Photo: “Spring Catkins” by P.L. Miller
Compiled by Erin Abernethy & Hunter MacKenzie
The Spring Equinox is also called the Vernal Equinox. The word “vernal” comes from the Latin word “verno” which means “to burgeon, break into bloom” or “to be young.” Accordingly, spring traditions and rituals have historically emphasized fertility, cleansing, renewal and regeneration; many revolve around the “dying god” legends. The following are some of the more interesting ones we have found in our research.
In some of the villages of Germany, it was the custom for young people to gather and make a straw man. This was then carried out into the open fields; during the procession, they would sing a song about carrying Death away. Upon reaching the chosen spot, they would dance in a circle around the straw man, then tear it to pieces with much shouting. When torn apart, the straw man was then burned in a bonfire as the young people danced around it. After this, the young people would then return to the village and go from house to house begging for eggs, explaining that they had just carried Death away from the village to make way for Spring.
(Sort of a mixing of the modern traditions of Easter eggs and Halloween trick-or-treating.)
The ancient Romans celebrated the spring equinox on the 25th of March rather than on the 21st as is customary now. Part of their celebration centered around the resurrection of Attis, a god of vegetation who was considered to be dead or sleeping during the winter. Interestingly, when Christianity as a religion was still in its early stages, the widespread belief was that Christ’s crucifixion had been on the 25th of March, and accordingly, Easter was initially celebrated on this date.
March 25 was also at one time considered to be the date upon which the world was created.
(One wonders what was going on from January 1st through March 24th of that year… planning, perhaps? Waiting for project approval? Supplies on backorder?)
The word “Easter” comes from Eostre, the name of an Old German dawn goddess.
April Fools’ Day has its roots in the tradition of the Norse god Loki, a notorious trickster. The trickster archetype is not exclusive to Norse culture and mythology, of course. Many societies have had specific allotted times when it was permissible to engage in behaviors that were usually frowned upon.
In certain areas of France, bonfires are lit on the first Sunday of Lent. When the fires have died down, the young people take turns and compete in jumping over the embers; those who can do this without getting their clothes singed are supposed to be married within the year.
(Perhaps this is the origin of that phrase “better to marry than to burn.” Or perhaps not.)
Among some of the early tribes in China, an annual celebration was held to destroy all the evils of the past twelve months. It was carried out by burying a large clay vessel filled with gunpowder, stones, bits of iron, and so on; a match was set to a trail of gunpowder and the clay pot was blown up. Doing so was supposed to disperse all the ills of the previous year.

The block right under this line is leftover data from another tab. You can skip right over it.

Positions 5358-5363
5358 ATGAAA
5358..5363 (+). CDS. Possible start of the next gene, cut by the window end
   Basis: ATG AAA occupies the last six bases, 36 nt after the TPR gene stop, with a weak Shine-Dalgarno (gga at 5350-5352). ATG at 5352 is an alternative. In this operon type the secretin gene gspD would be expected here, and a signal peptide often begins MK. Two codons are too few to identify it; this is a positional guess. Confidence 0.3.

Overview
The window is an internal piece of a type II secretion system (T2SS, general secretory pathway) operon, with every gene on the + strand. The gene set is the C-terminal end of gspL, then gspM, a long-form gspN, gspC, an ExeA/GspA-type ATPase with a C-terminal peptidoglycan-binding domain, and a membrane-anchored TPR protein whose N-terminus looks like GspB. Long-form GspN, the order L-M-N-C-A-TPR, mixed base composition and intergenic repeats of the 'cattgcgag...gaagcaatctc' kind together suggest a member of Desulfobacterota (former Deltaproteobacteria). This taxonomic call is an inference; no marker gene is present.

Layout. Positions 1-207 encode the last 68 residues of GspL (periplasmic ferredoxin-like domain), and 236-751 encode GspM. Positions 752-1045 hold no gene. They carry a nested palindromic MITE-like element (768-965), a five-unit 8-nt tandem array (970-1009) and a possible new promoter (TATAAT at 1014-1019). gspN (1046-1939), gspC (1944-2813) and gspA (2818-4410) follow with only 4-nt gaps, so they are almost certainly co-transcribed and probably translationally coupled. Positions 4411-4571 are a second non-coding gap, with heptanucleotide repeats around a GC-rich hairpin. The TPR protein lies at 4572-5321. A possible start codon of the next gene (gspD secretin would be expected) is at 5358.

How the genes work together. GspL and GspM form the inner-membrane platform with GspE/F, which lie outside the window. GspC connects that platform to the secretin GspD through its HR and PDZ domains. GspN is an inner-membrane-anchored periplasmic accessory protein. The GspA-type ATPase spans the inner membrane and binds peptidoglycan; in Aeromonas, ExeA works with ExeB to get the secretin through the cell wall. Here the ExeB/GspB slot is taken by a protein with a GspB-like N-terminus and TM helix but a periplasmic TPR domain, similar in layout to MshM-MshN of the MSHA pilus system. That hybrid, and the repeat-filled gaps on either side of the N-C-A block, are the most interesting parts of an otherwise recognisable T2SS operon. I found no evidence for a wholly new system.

(Don’t try this one at home without safety glasses.)
Human sacrifice was reportedly not uncommon among the Aztecs of ancient Mexico, but it was also an annual spring event occurring around the last week of April. For this purpose, a person was chosen to symbolize a god for an entire year; he was treated as the embodiment of the god for that year, receiving all due attention and reverence. At the time of the festival, he was then killed and eaten by the people.
Parilia was a Roman festival held in April to honor the deity Pales. It included decorating sheepfolds with green branches, offering milk and cakes to the divinity, and driving farm animals through the smoke of fires in the belief that this would protect them from illness during the coming year.
(Smoke inhalation was evidently of no concern.)
April 24th is a traditional night of divination in regard to romance. A young woman who wished to see a vision of a future lover was supposed to fast from sunset, making a barley cake during the night. If she left her door open, her future lover was supposed to come inside for the cake. Floralia was a Roman festival to honor Flora, goddess of flowers and youth. Beginning on April 28th, it was known for its encouragement of sexual license. Medallions depicting various sexual acts were handed out, and seeds were thrown into the crowds as a symbol of fertility. In many places this time began the May festivals which featured the phallic Maypole and other fertility symbols; the traditions corresponded closely to the Roman Saturnalia (in December) and still survive in some form in many parts of Europe.
(Today we just have the annual Spring Break beer bashes on the beaches.)
© Copyright 1999 by Erin Abernethy & Hunter MacKenzie. Republished 2013, 2014, 2015.
Share and Enjoy